SMA envoy likely to be from Finance Ministry

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SMA envoy likely to be from Finance Ministry

Korea and the United States are expected to launch negotiations on renewing their bilateral defense cost-sharing agreement soon, and Seoul is eying a former senior official from the Ministry of Economy and Finance as its chief negotiator.

U.S. President Donald Trump has been ramping up pressure on Seoul to pay more for the upkeep of American troops in Korea, ahead of negotiations between the two countries for their next bilateral Special Measures Agreement (SMA) set to begin as early as later this month.

According to multiple foreign affairs and defense sources familiar with the situation on Thursday, the review process to pick Seoul’s chief negotiator for the 11th SMA talks is nearly complete.

And unlike previous rounds of SMA talks, when negotiators were selected from the Foreign Affairs Ministry or National Defense Ministry, this time around, a former senior official from the Finance Ministry is the top candidate to helm Seoul’s negotiating team.

Trump again cranked up pressure on allies to up their contribution to the cost of defense and said Wednesday that the United States spends “a lot of money” to help countries including Korea.

Trump’s remarks are in line with Washington’s forecast that it will demand a steep increase in Seoul’s share in the cost of stationing U.S. troops in South Korea, with as much as $5 billion being floated ahead of the return to talks.

“We are doing a lot of allies very big favors by even being over there,” Trump told reporters in Washington. “We’re spending a lot of money to help Japan. We’re spending a lot of money to help South Korea, the Philippines.”

But he added that “in many cases, these people don’t do so much for us, but we are helping a lot of people throughout the world that have never appreciated it.”

Under the current one-year bilateral defense cost-sharing deal, Seoul agreed to pay around 1.04 trillion won this year, which amounted to some $920 million at the time of the signing in March. This was 8.2 percent more than what it spent last year for the stationing of 28,500 U.S. troops in South Korea and around half the total cost.

While Seoul’s top negotiator for the 11th SMA negotiations will be announced by the Foreign Ministry, the decision ultimately rests upon the Blue House.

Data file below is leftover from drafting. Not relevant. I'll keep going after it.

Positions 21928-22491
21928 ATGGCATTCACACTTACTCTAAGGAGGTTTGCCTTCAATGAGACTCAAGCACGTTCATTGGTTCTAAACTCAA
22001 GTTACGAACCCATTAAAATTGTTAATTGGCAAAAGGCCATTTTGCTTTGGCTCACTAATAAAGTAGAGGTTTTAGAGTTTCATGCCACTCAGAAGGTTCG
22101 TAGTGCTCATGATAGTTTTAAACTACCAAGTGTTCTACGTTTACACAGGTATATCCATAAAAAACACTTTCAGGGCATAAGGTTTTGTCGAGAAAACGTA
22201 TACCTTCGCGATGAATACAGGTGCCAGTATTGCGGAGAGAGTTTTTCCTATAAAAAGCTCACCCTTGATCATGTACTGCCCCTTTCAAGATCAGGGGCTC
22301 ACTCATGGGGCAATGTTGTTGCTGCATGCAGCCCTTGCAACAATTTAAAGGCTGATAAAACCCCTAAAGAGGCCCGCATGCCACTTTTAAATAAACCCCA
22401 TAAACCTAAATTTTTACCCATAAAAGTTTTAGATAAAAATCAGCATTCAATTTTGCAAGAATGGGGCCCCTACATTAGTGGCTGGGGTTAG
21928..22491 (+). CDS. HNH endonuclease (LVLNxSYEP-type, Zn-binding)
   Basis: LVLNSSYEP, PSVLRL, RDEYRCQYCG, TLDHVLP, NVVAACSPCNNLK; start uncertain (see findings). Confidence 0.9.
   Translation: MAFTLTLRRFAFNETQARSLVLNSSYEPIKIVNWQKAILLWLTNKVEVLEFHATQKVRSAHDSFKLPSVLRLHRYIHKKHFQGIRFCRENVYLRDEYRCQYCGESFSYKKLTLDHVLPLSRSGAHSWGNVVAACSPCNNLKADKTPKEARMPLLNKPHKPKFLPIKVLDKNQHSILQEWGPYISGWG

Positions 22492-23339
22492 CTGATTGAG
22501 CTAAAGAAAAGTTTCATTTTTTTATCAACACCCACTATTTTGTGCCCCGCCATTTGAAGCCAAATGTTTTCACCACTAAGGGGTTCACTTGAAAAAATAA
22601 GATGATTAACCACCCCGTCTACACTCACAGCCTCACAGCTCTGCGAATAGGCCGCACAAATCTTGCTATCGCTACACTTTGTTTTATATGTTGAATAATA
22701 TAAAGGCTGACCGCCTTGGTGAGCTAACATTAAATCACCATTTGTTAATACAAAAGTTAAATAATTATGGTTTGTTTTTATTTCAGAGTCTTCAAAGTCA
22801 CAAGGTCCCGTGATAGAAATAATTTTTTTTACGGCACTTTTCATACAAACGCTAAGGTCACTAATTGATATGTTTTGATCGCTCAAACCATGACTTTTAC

Enlisting a top negotiator from the Finance Ministry for the first time for the defense cost-sharing agreement talks could indicate that Seoul is bracing for a tough struggle with Washington.

According to a diplomatic source, “The burden-sharing issue is a very sensitive and heavy matter because it has elements which could cause strife between Korea and the United States, which is why the Blue House always takes part in the overall process of selecting the defense cost-sharing top negotiators.”

The Korean government also plans to include officials from various agencies — on its task force to prepare for the defense cost-sharing negotiations.

There is a possibility that negotiations this time around could also involve a different calculation method than before. Korea’s contribution currently covers the cost of Korean personnel, logistics and construction.

However, Washington could demand Seoul also cover the cost of deployment of strategic assets, joint military exercises and even expenses for its initiative to defend the Strait of Hormuz.

However, the defense burden-sharing issue is also related to the Korea-U.S. alliance and security issues as well.

Seoul last month decided to terminate its bilateral intelligence-sharing pact, the General Security of Military Information Agreement (Gsomia), with Tokyo in response to Japan’s export restrictions on Korea.

Washington has been expressing disappointment over this move, especially as it has pushed for trilateral security cooperation with its two closest allies in the region.

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